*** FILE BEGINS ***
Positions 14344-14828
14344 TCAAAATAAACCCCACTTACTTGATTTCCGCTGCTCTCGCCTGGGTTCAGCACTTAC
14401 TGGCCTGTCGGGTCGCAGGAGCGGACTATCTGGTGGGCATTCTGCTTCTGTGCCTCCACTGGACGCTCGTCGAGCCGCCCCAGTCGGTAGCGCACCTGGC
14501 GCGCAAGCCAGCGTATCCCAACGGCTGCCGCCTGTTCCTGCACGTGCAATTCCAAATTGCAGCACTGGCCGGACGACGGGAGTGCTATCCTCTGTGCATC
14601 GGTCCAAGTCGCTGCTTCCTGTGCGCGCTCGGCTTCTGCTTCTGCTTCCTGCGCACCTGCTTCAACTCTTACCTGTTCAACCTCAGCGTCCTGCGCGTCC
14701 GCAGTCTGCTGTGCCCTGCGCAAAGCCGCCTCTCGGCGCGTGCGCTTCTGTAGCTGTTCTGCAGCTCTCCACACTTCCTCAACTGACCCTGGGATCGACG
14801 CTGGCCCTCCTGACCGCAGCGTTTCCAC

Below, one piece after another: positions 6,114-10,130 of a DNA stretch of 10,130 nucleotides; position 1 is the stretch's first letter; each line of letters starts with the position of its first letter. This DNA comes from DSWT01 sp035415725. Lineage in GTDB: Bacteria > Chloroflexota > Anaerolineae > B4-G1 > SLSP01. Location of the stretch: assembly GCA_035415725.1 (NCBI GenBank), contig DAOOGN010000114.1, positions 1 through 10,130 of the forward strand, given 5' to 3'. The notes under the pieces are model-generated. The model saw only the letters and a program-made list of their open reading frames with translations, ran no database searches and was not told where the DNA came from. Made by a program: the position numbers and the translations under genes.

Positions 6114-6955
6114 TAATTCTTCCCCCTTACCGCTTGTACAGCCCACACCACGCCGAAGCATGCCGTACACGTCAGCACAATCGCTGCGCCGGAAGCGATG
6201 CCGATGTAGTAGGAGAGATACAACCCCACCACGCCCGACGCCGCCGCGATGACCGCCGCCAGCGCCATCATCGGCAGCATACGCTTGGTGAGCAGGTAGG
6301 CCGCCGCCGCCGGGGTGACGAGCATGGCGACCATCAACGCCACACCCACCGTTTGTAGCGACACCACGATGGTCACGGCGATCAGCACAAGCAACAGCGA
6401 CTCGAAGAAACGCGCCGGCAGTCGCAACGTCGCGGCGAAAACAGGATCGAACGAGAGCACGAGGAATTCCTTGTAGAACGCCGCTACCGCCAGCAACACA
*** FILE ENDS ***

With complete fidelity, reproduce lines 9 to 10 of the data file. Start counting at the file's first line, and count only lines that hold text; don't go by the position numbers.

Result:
Positions 6114-6955
6114 TAATTCTTCCCCCTTACCGCTTGTACAGCCCACACCACGCCGAAGCATGCCGTACACGTCAGCACAATCGCTGCGCCGGAAGCGATG